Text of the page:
Friday, 28 August 2009

'Fake trees' could fight climate change

Forests of "fake trees" should be planted across the country to reduce the impact of climate change, according to a study.

By Ben LeachPublished: 8:05AM BST 27 Aug 2009

The scientists argue that a single synthetic tree could capture ten tons of carbon dioxide from the air every day
Experts claim the devices would be able to soak up carbon dioxide from the atmosphere. 100,000 of them would remove the carbon emissions of every car, lorry and bus in Britain.
The scientists argue that a single synthetic tree, which would be two-thirds as tall as a wind turbine, could capture ten tons of carbon dioxide from the air every day, making it thousands of times more efficient at absorbing CO2 than a real tree.

The study, by the Institution of Mechanical Engineers, into how technology could prevent climate change argues that using technology to remove CO2 from the atmosphere could buy the world vital time.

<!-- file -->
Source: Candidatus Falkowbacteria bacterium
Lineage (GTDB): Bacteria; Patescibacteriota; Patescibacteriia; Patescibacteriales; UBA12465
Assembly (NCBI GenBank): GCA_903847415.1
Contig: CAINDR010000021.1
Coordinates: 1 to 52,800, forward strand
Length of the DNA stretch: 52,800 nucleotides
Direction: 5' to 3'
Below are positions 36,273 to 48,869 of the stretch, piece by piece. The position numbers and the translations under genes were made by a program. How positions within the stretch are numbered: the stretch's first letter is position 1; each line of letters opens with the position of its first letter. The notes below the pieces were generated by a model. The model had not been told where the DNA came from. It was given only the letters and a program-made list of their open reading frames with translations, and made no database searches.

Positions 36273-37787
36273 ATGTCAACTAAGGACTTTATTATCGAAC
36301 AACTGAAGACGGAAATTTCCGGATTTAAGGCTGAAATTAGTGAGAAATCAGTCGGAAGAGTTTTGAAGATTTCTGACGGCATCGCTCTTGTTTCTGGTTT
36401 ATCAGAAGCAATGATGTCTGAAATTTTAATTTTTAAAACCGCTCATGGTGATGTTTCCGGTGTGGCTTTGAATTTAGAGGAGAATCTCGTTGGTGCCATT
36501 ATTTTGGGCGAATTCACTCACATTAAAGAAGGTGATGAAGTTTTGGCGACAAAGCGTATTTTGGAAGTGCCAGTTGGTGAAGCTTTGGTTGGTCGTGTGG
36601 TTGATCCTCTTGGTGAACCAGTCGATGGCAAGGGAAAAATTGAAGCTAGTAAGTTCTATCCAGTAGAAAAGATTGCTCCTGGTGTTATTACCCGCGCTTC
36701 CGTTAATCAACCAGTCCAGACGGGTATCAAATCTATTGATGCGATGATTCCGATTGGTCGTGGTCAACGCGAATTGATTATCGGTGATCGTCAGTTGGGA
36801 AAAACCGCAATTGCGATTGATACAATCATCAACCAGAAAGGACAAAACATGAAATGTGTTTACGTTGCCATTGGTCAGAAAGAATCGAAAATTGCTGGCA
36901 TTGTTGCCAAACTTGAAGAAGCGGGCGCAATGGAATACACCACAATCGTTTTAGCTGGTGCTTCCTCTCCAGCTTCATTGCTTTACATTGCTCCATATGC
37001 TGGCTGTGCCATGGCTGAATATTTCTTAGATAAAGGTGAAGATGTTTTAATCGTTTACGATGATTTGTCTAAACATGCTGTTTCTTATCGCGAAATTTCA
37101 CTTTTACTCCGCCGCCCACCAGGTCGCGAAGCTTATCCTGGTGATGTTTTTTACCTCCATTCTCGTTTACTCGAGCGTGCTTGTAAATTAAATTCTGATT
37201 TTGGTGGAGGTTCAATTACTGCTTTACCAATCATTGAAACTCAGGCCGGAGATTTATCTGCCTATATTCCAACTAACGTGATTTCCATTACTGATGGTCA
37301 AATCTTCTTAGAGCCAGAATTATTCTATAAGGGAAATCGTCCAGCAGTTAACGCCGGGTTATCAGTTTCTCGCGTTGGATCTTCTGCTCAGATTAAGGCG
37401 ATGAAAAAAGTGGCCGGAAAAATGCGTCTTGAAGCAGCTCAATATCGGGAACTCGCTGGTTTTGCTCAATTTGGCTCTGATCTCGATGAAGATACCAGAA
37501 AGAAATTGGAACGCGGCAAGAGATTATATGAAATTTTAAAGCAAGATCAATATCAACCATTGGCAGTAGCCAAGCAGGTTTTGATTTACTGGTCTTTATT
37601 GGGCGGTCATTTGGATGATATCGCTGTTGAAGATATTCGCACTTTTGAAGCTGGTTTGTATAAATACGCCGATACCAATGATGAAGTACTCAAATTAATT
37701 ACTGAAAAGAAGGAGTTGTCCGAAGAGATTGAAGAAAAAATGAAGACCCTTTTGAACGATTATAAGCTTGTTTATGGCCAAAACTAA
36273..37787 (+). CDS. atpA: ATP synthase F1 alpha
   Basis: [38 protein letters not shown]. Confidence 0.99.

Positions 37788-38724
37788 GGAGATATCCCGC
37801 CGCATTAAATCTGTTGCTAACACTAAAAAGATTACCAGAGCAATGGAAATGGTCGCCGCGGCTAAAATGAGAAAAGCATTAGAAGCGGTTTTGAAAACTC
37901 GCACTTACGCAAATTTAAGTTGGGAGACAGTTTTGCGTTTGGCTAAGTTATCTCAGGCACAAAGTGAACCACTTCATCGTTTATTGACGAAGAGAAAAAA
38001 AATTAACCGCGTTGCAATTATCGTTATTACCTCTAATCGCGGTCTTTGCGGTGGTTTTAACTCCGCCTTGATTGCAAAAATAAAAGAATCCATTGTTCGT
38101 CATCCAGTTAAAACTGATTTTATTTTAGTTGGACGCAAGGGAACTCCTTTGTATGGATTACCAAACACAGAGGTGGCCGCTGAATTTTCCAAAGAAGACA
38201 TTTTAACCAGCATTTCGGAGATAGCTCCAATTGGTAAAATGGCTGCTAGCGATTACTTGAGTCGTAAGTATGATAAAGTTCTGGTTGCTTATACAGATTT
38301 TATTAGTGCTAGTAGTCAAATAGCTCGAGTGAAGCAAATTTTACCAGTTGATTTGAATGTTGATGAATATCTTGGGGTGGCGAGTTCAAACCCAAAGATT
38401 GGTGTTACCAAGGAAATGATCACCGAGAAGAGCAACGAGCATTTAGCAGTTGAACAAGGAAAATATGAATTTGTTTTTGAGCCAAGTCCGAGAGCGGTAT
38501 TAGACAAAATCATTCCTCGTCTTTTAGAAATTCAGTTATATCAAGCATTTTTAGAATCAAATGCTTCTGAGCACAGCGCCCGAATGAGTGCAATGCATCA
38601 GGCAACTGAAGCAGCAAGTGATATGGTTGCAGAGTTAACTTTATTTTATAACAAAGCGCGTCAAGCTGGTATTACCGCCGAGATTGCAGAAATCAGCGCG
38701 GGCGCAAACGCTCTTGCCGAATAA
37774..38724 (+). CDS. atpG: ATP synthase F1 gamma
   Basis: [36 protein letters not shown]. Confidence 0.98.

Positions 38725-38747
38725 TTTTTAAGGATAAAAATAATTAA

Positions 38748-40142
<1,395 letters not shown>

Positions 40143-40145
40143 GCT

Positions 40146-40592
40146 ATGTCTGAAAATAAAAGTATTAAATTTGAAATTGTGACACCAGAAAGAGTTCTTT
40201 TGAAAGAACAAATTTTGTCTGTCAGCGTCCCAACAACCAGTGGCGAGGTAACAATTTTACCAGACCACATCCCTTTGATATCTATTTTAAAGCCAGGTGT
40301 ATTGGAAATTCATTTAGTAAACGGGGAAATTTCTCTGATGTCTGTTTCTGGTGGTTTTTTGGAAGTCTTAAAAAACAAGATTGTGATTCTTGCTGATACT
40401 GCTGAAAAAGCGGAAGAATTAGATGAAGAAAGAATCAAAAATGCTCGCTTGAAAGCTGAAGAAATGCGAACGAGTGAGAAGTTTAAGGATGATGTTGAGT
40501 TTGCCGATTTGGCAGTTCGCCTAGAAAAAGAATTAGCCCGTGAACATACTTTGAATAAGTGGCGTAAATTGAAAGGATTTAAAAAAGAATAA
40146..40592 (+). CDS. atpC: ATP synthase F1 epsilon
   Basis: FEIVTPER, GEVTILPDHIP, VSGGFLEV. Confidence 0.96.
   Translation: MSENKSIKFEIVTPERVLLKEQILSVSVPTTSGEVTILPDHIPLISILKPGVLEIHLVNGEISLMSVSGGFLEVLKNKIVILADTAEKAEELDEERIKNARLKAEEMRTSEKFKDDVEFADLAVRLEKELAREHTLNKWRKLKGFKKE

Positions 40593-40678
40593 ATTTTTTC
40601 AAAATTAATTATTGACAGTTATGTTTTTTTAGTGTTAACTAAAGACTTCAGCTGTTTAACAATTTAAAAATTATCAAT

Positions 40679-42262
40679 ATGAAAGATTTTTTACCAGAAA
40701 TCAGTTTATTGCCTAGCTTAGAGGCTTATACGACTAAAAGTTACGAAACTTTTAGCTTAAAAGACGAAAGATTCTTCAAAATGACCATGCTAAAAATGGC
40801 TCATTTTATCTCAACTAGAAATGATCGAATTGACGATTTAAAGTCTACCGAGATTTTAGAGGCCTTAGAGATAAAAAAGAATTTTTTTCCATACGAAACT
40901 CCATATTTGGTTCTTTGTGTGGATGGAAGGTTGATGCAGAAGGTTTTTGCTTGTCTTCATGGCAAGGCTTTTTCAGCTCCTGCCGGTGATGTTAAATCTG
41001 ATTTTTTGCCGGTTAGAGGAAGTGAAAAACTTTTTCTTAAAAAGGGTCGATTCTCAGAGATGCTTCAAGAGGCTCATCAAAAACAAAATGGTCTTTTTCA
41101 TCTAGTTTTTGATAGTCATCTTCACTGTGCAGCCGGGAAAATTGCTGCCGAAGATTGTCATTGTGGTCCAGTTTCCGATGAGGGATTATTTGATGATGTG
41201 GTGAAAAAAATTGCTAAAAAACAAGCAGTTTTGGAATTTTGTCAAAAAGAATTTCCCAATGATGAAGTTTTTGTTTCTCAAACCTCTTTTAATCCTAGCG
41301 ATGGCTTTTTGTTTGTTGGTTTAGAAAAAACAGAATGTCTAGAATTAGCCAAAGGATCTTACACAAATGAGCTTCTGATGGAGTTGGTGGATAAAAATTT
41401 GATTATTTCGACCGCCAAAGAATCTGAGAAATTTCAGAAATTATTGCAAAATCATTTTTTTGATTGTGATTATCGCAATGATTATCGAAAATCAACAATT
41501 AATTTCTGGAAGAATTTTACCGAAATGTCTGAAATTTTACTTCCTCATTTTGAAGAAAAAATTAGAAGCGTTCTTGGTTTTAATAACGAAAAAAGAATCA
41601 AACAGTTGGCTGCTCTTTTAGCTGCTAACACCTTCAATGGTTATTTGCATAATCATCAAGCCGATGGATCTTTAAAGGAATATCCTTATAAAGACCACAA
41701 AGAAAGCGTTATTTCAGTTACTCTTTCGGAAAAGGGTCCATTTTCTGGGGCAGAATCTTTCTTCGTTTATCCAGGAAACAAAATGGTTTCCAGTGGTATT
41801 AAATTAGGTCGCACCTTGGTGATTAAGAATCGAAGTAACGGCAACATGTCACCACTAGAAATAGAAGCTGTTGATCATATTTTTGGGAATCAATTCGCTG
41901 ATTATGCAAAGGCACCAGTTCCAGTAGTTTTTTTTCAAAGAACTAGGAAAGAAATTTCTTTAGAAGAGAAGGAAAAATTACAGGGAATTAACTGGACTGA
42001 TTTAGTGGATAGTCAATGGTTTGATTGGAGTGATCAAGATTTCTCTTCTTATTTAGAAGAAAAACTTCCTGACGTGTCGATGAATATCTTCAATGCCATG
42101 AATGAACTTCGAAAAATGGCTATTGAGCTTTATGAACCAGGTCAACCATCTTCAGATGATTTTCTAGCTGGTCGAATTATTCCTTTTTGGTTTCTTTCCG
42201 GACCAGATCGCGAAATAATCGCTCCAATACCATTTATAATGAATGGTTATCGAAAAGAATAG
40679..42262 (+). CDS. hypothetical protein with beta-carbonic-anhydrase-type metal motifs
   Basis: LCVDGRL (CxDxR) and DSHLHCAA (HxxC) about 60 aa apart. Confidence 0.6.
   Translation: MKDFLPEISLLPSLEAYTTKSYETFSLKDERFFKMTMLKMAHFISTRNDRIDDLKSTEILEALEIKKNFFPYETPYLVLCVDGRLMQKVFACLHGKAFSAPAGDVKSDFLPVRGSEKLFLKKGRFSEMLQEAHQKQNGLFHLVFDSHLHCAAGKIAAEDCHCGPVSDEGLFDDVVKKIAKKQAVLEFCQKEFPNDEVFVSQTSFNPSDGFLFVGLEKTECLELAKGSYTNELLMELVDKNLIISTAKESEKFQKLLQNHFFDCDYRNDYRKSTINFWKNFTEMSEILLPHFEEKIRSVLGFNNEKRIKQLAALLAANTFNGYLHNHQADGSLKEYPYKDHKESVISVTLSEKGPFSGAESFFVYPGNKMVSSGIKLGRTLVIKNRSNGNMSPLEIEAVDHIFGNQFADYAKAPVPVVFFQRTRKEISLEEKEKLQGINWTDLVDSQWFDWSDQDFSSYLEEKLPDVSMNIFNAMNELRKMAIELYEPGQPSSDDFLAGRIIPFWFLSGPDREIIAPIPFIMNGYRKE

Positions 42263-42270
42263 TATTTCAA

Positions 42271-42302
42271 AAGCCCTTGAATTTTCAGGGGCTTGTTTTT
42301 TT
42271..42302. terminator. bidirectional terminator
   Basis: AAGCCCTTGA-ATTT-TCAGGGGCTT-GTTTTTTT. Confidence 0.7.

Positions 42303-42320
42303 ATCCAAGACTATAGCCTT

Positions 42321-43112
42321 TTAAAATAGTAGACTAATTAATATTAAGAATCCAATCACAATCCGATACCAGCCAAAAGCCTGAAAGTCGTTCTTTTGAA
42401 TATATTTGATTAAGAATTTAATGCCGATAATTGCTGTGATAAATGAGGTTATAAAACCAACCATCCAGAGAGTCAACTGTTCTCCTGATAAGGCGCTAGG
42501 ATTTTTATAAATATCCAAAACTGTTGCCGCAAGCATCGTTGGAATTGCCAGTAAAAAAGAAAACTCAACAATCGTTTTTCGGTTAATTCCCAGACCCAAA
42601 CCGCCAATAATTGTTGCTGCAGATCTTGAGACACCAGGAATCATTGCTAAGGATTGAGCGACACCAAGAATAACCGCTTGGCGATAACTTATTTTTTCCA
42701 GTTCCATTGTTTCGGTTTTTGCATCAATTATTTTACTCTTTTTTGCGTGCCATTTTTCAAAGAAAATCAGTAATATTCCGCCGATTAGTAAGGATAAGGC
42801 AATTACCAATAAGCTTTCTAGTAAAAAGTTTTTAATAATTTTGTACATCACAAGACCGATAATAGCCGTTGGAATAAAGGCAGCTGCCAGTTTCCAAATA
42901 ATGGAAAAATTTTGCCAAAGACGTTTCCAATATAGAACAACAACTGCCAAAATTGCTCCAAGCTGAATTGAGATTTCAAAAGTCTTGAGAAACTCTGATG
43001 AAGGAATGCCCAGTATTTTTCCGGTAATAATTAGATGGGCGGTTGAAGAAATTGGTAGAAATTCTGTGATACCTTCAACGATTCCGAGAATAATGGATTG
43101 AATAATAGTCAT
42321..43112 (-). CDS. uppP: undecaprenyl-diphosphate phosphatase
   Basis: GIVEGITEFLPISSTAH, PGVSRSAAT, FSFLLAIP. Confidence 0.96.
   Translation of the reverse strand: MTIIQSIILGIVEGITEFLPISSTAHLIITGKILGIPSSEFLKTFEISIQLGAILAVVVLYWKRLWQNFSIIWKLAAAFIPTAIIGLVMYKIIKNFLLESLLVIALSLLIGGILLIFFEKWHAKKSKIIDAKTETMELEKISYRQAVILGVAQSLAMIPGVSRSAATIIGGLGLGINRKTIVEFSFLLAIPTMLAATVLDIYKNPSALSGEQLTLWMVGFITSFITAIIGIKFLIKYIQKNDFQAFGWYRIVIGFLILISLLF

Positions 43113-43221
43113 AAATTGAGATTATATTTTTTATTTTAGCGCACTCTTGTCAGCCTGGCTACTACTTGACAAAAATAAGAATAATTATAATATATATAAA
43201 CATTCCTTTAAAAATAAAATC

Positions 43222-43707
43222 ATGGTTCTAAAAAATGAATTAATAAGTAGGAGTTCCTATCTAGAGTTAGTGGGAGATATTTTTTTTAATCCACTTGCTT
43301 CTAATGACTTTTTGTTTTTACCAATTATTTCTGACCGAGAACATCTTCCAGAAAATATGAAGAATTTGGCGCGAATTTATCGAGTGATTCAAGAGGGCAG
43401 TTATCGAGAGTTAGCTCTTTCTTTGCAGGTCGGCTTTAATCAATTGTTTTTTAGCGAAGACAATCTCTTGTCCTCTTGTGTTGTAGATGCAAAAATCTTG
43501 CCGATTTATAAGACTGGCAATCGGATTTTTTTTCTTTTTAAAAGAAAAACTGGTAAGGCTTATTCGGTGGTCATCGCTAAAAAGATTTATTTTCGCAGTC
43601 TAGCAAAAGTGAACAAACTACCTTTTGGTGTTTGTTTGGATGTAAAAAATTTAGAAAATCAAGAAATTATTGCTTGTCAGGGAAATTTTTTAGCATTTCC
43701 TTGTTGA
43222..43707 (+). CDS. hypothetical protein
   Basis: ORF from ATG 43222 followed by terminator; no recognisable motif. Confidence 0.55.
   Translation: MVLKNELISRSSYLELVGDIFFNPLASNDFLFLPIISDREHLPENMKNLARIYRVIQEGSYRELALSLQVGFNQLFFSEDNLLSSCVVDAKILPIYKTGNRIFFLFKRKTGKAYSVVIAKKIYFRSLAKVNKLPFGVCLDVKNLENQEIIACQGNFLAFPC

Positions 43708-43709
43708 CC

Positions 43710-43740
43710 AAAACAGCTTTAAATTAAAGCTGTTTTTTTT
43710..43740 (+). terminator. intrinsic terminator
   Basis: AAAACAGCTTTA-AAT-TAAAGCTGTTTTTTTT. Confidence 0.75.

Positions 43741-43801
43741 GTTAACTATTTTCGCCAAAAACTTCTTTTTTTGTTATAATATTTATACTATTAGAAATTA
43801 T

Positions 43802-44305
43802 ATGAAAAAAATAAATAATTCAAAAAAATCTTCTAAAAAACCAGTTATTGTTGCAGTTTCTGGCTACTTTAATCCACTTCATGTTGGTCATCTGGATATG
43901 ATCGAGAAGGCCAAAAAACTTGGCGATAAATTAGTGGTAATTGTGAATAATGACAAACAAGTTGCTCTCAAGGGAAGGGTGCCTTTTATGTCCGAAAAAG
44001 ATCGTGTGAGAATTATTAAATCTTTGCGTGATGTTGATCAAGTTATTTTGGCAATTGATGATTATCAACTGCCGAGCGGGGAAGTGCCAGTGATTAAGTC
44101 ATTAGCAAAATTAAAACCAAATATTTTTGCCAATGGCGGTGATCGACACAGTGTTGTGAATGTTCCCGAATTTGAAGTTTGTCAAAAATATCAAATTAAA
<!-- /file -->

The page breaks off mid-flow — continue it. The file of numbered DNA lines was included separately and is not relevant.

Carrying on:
The trees, which would cost around £15,000, would be coated with synthetic materials that absorb CO2, which would then be removed and stored underground in depleted oil and natural gas reservoirs.
The study also calls for pots of algae that absorb CO2 from the atmosphere to be used to line buildings. The algae could then be used as green biofuels for cars.
Painting buildings white can also help reduce the amount of solar radiation absorbed by the Earth, keeping it cool. The institution wants millions of pounds to be invested in research on technology to beat the threat of global warming to Britain.
Dr Tim Fox, one of the report's authors, said: "Geo-engineering may give us those extra few years of transition to a low- carbon world and prevent any one of the future climate change scenarios we all fear."
The report also claims that unless we act soon global warming will continue unabated and predicts that global temperatures could increase as much as 6c by 2100, creating food and water shortages, sea level rises and massive refugee crises.